"The National Institute for Health and Care Excellence (NICE) provides national guidance and advice to improve health and social care"
Below are NICE Consultations at various stages of development which are of particular relevance to Spines and Spinal Care.
The UKSSB and constituent societies register interest in feeding into these consultations. Please visit each consultation (links provided) for more information.
Current Open Consultations
Expected publication date: April 2017
Expected publication date: February 2017
Published NICE Guidelines
This final guideline has now been published on the NICE website. You can also find the supporting evidence, as well as all the stakeholder comments, table 1 and table 2, that we received during consultation and the responses to these comments. The comments were invaluable in helping us to develop and refine the guideline. An equality impact assessment has also been produced to support the guideline.
The recommendations in the guideline have been included in a NICE Pathway, which is an online tool that brings together all related NICE guidance and associated products in a set of interactive, topic-based diagrams. There is a version of the guideline for people using services, carers and the public called ‘Information for the public’.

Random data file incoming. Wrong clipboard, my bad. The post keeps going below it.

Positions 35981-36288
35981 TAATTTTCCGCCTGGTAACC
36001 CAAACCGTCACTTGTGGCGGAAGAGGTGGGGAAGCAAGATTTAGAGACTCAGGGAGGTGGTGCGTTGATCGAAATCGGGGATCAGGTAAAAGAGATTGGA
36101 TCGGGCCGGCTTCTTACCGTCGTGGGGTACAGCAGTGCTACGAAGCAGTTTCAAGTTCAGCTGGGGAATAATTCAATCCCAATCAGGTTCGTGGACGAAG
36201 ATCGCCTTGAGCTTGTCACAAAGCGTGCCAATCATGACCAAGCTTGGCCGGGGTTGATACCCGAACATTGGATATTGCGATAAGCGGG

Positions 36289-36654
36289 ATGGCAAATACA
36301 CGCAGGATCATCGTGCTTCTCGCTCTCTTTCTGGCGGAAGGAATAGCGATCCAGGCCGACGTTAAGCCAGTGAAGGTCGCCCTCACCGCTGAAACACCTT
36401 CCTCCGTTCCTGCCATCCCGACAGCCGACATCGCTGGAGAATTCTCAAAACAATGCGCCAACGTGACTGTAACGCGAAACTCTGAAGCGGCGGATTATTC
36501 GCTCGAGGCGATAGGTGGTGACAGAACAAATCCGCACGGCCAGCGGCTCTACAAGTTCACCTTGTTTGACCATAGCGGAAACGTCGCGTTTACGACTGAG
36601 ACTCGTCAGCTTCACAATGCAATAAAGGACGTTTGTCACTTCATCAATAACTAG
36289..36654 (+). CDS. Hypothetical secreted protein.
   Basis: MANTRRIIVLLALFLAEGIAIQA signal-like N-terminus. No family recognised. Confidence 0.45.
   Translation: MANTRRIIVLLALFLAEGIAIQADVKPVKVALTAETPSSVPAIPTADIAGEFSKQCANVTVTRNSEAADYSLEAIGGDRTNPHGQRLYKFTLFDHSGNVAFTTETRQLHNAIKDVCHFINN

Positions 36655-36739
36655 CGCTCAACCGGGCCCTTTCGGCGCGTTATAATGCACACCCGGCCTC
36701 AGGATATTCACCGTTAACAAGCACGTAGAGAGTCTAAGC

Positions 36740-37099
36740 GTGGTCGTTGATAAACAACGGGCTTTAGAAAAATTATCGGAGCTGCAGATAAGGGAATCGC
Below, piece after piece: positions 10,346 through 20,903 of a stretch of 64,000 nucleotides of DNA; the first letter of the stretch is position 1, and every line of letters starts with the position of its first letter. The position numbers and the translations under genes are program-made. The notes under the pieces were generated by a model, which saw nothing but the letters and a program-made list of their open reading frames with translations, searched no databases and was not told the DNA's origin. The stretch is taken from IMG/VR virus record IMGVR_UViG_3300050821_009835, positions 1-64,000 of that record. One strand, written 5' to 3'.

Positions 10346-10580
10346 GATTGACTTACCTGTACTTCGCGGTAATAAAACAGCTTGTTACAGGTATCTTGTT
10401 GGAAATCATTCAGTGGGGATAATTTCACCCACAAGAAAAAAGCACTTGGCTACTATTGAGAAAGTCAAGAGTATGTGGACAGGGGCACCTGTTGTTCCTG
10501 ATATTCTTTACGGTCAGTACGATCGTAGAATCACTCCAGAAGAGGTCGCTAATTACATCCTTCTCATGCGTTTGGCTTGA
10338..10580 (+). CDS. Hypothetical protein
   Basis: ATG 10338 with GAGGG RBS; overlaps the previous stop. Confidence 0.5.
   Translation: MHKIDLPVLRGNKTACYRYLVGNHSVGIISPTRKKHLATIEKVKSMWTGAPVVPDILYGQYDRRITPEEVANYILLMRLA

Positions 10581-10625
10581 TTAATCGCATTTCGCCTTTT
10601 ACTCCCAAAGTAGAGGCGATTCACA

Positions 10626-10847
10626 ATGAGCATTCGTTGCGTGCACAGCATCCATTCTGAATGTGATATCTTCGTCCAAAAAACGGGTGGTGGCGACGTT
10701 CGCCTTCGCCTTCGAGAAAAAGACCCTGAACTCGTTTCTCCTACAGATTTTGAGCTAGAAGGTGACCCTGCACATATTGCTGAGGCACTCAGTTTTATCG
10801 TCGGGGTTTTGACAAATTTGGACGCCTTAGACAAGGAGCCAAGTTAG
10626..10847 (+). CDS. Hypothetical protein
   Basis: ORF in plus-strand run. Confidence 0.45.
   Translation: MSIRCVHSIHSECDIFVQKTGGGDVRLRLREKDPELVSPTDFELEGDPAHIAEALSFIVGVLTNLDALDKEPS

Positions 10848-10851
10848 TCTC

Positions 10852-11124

Listing for all relevant guidelines NICE has produced on the topic of spinal conditions. Includes any related guidelines, NICE Pathways and advice.
This guideline covers the assessment and early management of spinal column and spinal cord injury in pre-hospital settings (including ambulance services), emergency departments and major trauma centres. It covers traumatic injuries to the spine but does not cover spinal injury caused by a disease.It aims to reduce death and disability by improving the quality of emergency and urgent care.
This guideline covers the organisation and provision of major trauma services in pre-hospital and hospital settings, including ambulance services, emergency departments, major trauma centres and trauma units. It aims to reduce deaths and disabilities in people with serious injuries by providing a systematic approach to the delivery of major trauma care. It does not cover services for people with burns.